Sunday, 11 September 2011

Remembering 9/11 from Harare, Zimbabwe


Remembering 9/11 from Harare, Zimbabwe.
By Takura Zhangazha.

When September 11 occurred ten years ago I was in Harare, Zimbabwe. Satellite television had just become fashionable amongst young urban professionals and by coincidence that Zimbabwean late afternoon, I was passing through the residency of a friend who had a passion for such media. Instead of however demonstrating the usual enthusiasm for his newly acquired satellite dish, my friend was in a state of shock at what was appearing on Cable News Network (CNN).

The tragic images of the Twin Towers burning, people screaming as well as running away was shocking and confusing at once. Even though I had never been to the United States of America except through television, and in all the movies, television series’ that we had watched since we were children courtesy of Zimbabwe Broadcasting Corporation, nothing like this had ever happened in any American city on this scale. In short, it was completely unimaginable for us that this was happening in the United States of America.
In the days that followed, where we could, we tried to watch satellite television images of what had happened, and the American government’s response wherever we could. The internet was not as prevalent as it is now and so the information got to us slowly and mainly by way of the newspapers, radio and television. We did however think (and possibly feel) that America was going to find out whoever did this, partly because we were in awe of that country and its military might. In pub conversations, in meetings and even in the commuter omnibuses, we discussed openly that whoever was responsible for this was surely in big trouble.  We were just not sure if it was a country or a not state actor.

Ten years later, indeed Osama bin Laden the person who was 
responsible for the murder of thousands of innocent Americans ten years ago, has been assassinated by the same government. There is also a continual war in Afghanistan even though the Taliban are no longer in power. There is another war on terror in Iraq, and a ‘war on terror’ in Somalia with the permission of the African Union. Whether another war will emerge ten years after 9/11 is probably up to the United Nations Security Council. What is however in vogue is whether ten years after the terror attacks on American soil, they should have resonance with the Zimbabwean public beyond watching events unfold on television.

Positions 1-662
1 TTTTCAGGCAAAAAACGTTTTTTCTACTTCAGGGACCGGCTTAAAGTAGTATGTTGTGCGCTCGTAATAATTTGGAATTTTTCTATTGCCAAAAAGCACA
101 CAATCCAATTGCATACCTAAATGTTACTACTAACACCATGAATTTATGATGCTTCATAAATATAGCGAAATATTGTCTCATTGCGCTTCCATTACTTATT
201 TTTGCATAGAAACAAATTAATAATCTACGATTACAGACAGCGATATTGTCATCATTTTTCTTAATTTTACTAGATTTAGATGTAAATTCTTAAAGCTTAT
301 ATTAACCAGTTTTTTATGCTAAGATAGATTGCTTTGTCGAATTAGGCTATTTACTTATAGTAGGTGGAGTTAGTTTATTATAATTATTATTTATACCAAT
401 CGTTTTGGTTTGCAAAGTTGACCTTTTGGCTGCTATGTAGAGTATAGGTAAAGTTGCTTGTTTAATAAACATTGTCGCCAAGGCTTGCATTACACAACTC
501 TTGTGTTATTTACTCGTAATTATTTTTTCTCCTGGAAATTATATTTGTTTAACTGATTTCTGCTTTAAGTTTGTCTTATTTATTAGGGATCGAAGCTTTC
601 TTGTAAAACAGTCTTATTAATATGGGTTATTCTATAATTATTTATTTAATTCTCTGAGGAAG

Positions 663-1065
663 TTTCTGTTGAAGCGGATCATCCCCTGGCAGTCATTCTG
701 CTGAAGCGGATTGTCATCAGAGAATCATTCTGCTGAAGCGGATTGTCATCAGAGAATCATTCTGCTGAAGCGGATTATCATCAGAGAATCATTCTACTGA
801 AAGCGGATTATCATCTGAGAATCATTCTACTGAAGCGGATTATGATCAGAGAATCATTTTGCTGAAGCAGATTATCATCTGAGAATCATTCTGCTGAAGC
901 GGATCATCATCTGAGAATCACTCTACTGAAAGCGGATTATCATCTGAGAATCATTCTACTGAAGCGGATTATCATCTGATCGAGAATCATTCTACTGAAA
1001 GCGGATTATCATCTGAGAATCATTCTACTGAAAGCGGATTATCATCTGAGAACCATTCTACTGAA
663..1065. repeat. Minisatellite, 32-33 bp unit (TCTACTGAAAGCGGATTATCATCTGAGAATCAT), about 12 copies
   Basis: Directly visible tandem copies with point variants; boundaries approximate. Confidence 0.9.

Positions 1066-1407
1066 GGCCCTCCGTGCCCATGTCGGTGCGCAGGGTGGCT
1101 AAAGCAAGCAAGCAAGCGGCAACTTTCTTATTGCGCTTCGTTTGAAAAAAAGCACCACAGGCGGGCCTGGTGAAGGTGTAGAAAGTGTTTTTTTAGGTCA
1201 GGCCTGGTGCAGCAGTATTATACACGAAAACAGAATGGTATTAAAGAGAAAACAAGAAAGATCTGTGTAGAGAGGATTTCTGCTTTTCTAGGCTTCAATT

A straightforward answer to that is that indeed ten years after, Zimbabweans must continue, as they did in 2001, to express their disdain and condemnation of terrorism as a means of resolving political differences. They must continue to demonstrate solidarity with the innocent citizens that lost their lives in America ten years ago as they must also continue to show the same solidarity with all innocent civilians who are caught up in wars or military attacks across the world. These wars would include those of the occupied Palestinian Territories, Afghanistan, Iraq, Somalia, the Democratic Republic of the Congo, the Sudan and others. Indeed, the solidarity that was demonstrated by Zimbabweans to fellow world citizens, the Americans, is testimony to our collective civilian commitment to peace and not war.
9/11 is also of importance to Zimbabweans with respect to understanding global world politics and events. It is an understanding that must be imbued with the knowledge that it is not our assumed military might that makes our countries invincible, but it is our foreign policies that determine how we are viewed in the world and eventually how we remain safe from attack. So it is therefore necessary to regularly bring our governments to account on their foreign policy decisions. This would, in the case of Zimbabwe, include asking what exactly is informing our foreign policy with for example the European Union or the Chinese. And of late, with Libya, SADC and the AU.
A final area of importance of 9/11 to Zimbabweans is that whereas we are in awe of one country or the other’s power, whether militarily or economically, we must also be cautious about taking as truth everything that they indicate in their foreign policies. The ‘shock and awe’ of Iraq together with the attendant ‘collateral damage’ of innocent civilians is nothing to admire at all. Indeed when these wars appear on our television screens they seem like they are the stuff made for ‘Rambo’ movies, but the reality is that they affect people’s lives and must be avoided at all costs. And the true causes of why a country has been attacked or is to be attacked must be assessed pragmatically and with democratic premise.
In remembering the tragic and horrific events of 9/11, Zimbabweans are and were correct to demonstrate solidarity with their American fellow world citizens. They would also be correct if they also began to query foreign policy decisions of their own government and their full potential domestic ramifications. Be it from the whole matter of sanctions on Zimbabwe, the war that occurred in the DRC and any differences with the South African government.